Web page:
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A macular hole is a small break in the macula, located in the center of the eye’s light-sensitive tissue, called the retina. The macula provides the sharp, central vision we need for reading, driving, and seeing fine detail.
A macular hole is a small break in the macula, located in the center of the eye’s light-sensitive tissue called the retina. The macula provides the sharp, central vision we need for reading, driving, and seeing fine detail. A macular hole can cause blurred and distorted central vision.
Macular hole is a small break in the macula, the central area of the retina that is responsible for central vision.
A macular hole within the eye's retina occurs when the nerve cells of the macula become separated from each other and pull away from the back surface of the eye, affecting vision. A macular hole can be successfully treated.
Macular Holes. The macula, where holes sometimes develop, is a very small spot in the center of the back of the eye ( retina ). Light focuses to a sharp point at the macula, which is the only area of the eye that sees crystal clear, color vision (such as for driving or recognizing faces).
Macular holes often begin as foveal detachments. The fovea lies at the very center of the macula, and is responsible for the eye’s very sharpest vision. Disruptions to the fovea are noticeable but often subtle enough to be confused for milder conditions such as myopia.
When a macular hole establishes, many people see an unexpected decline in vision in one eye. Macular holes, tears and cysts are not the same as another age-related eye disease called macular degeneration, which likewise occurs more frequently among those over age 60.
Surgery called vitrectomy is the best way to treat a macular hole. Your ophthalmologist removes the vitreous that is pulling on your macula. Then he or she puts a gas bubble inside the eye. This bubble helps flatten the macular hole and hold it in place while your eye heals. The gas bubble slowly goes away on its own.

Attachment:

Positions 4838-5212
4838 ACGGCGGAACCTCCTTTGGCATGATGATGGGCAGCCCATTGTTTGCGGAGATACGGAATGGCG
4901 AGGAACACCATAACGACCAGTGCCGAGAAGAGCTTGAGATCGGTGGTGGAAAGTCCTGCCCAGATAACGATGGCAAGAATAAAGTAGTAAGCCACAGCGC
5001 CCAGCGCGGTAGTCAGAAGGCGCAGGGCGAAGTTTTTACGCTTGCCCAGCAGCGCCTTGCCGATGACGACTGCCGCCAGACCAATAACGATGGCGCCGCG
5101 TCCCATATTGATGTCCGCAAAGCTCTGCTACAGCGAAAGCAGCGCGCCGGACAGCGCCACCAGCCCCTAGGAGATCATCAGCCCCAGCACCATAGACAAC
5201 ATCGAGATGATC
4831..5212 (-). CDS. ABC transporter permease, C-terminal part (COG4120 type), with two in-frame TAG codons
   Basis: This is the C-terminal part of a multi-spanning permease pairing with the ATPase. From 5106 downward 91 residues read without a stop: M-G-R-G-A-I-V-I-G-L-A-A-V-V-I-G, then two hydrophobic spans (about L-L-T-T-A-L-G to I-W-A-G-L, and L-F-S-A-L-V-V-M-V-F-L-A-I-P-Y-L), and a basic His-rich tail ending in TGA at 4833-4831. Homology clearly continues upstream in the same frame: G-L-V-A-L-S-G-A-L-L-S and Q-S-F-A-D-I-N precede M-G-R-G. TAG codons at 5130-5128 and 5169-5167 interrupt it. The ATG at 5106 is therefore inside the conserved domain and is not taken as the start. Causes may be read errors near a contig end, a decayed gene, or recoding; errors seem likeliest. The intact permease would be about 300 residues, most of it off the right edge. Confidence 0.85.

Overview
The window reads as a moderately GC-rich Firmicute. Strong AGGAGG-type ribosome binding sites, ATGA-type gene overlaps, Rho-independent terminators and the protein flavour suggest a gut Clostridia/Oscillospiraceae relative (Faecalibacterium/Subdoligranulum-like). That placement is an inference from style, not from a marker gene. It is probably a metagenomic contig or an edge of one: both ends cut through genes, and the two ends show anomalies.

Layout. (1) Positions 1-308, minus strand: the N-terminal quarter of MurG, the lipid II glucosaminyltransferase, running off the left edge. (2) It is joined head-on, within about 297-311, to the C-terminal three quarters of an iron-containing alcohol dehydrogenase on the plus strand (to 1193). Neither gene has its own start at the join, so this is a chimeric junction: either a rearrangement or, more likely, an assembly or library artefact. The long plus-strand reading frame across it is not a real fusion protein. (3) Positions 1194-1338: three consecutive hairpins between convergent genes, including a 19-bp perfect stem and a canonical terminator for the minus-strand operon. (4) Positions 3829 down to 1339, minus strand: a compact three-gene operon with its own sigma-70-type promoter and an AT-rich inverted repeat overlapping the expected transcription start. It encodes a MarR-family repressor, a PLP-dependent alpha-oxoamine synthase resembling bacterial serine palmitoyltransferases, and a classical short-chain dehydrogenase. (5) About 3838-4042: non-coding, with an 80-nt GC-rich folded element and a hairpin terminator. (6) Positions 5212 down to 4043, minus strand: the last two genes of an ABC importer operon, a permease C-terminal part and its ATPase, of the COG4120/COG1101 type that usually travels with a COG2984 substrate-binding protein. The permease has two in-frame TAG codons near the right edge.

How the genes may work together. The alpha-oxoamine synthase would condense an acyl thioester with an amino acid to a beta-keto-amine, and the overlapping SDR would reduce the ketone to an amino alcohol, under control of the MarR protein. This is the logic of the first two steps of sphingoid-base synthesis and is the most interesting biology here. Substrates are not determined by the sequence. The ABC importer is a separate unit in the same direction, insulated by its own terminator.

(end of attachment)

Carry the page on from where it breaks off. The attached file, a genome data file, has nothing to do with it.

Vitreomacular adhesion (VMA) is a human medical condition where the vitreous gel (or simply vitreous) of the human eye adheres to the retina in an abnormally strong manner. As the eye ages, it is common for the vitreous to separate from the retina. But if this separation is not complete, i.e. there is still an adhesion, this can create pulling forces on the retina that may result in subsequent loss or distortion of vision. The adhesion in of itself is not dangerous, but the resulting pathological vitreomacular traction (VMT) can cause severe ocular damage. The current standard of care for treating these adhesions is pars plana vitrectomy (PPV), which involves surgically removing the vitreous from the eye. A biological agent for non-invasive treatment of adhesions called ocriplasmin has been approved by the FDA on Oct 17 2012.
Optic pit, optic nerve pit, or optic disc pit is a congenital excavation (or regional depression) of the optic disc (also optic nerve head), resulting from a malformation during development of the eye. Optic pits are important because they are associated with posterior vitreous detachments (PVD) and even serous retinal detachments.
A macular Hole A macular hole is a small break in the macula, located in the center of the eye's light-sensitive tissue called the retina.